Chronic Pancreatitis in Dogs

Chronic pancreatitis in dogs is a recurring condition in which the normal enzymes in the pancreas malfunction due to inflammation. The enzymes begin to digest the pancreas itself, as well as the surrounding organs, resulting in severe pain and other harmful side effects. Chronic pancreatitis is defined as multiple and ongoing attacks of acute pancreatitis, which lead to irreversible damage to the digestive system.

Causes of Pancreatitis in Dogs

Most times the cause of pancreatitis in dogs is unknown, but there are a number of risk factors that are associated with chronic pancreatitis. Though pancreatitis can commonly occur in any dog, for any number of reasons, a slightly higher incidence is reported in female dogs, and dogs that are older or obese. Bacterial or viral infections can sometimes lead to pancreatitis in dogs, as can certain drugs or toxins, contaminated food or water, diabetes and high-fat foods. Often, a higher number of cases is reported during the holiday season, when dogs are 'treated' with high-fat foods and desserts. Certain dog breeds are more susceptible to pancreatitis. Schnauzers appear to have a genetic susceptibility to the disease, while Cocker Spaniels, Miniature Poodles, and Yorkshire and Silky Terriers tend to be more predisposed as well.

Symptoms of Pancreatitis in Dogs

Symptoms of pancreatitis in dogs, like causes of the condition, are non-specific. Normally, onset of pancreatitis will cause typical signs of gastrointestinal upset like vomiting, diarrhea, fever, dehydration, abdominal pain and loss of appetite. If pancreatitis is suspected, especially in the case of chronic recurrence, blood tests can be performed to check pancreatic enzymes.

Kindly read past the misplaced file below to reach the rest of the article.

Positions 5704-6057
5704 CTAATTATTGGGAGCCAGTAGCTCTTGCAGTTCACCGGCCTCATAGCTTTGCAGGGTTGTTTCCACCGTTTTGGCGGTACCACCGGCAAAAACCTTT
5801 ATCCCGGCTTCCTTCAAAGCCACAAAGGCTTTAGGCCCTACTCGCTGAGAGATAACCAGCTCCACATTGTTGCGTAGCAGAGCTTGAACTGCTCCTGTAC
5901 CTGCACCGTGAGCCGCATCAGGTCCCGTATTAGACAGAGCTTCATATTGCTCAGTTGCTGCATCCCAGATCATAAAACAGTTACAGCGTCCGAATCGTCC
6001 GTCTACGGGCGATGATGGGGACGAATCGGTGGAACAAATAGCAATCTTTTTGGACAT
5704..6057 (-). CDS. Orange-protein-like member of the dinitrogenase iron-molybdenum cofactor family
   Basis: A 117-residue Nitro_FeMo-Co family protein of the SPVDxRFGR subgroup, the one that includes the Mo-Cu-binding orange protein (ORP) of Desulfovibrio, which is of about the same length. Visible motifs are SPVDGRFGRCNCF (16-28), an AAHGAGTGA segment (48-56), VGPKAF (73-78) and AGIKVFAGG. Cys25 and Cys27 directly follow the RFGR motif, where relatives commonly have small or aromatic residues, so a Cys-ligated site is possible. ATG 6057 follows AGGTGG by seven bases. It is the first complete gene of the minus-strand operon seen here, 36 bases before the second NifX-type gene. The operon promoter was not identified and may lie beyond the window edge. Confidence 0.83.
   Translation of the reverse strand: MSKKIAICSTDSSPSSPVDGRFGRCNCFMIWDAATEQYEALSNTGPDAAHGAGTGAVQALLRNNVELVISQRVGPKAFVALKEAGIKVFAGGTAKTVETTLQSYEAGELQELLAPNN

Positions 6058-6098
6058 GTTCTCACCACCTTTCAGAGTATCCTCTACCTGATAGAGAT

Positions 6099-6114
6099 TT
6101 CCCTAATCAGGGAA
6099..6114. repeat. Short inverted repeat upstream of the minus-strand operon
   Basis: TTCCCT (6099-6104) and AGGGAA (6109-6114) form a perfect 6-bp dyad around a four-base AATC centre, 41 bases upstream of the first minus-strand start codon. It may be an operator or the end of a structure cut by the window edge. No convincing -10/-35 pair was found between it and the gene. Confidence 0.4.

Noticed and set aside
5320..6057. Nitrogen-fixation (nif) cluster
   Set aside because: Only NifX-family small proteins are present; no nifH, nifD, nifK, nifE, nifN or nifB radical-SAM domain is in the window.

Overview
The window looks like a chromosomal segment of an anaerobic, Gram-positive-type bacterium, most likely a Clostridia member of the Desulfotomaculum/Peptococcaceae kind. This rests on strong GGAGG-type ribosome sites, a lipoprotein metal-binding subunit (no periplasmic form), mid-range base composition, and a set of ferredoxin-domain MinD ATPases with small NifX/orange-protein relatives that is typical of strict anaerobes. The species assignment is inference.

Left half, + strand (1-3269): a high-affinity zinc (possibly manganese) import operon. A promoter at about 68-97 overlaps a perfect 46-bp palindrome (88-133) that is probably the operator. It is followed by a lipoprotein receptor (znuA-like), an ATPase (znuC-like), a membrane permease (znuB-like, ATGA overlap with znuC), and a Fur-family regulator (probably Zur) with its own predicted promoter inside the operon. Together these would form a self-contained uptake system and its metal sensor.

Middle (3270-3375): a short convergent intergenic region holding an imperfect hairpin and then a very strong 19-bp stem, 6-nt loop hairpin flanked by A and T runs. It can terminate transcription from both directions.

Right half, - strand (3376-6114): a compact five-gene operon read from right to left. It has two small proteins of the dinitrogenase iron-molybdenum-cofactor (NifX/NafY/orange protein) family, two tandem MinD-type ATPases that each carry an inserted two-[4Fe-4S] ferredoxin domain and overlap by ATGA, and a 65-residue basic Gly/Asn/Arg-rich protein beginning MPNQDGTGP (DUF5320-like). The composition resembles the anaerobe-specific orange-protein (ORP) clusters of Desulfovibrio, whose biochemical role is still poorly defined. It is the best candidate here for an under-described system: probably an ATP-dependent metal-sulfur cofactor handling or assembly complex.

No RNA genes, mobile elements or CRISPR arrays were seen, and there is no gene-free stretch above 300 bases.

Treatment of Pancreatitis in Dogs

The only way for the pancreas to heal from this condition is by resting from its normal, heavy-duty digestive functions. In order to achieve this, no food or water can be consumed by mouth for approximately 1 to 5 days, depending upon the severity. The dog should be provided with nutritional needs and pain relief, if necessary, using fluid therapy. Once the pancreas appears to be healing itself, small quantities of bland food can then be given. It's encouraged to introduce a low fat, high fiber diet to prevent further recurrence of chronic pancreatitis.

Chronic Pancreatitis

Acute pancreatitis generally happens once and can be extremely severe, potentially causing death. Chronic pancreatitis is frequently milder, but is defined by ongoing acute attacks. Chronic pancreatitis leads to progressively more severe side effects, because each time there is an attack, the pancreas is subjected to additional damage. Since symptoms of pancreatitis are difficult to pinpoint, it's important to recognize subsequent attacks more quickly. Rapid treatment of the disease will limit the damage done to the organs. Also, dietary management is strongly recommended in dogs with chronic pancreatitis. Limiting the amount of high-fat foods and treats given will benefit the dog. Prescription diets are also available at local pet stores online. These diets are designed specifically for dogs who require lower fat content or increased fiber, due to chronic or incurable diseases.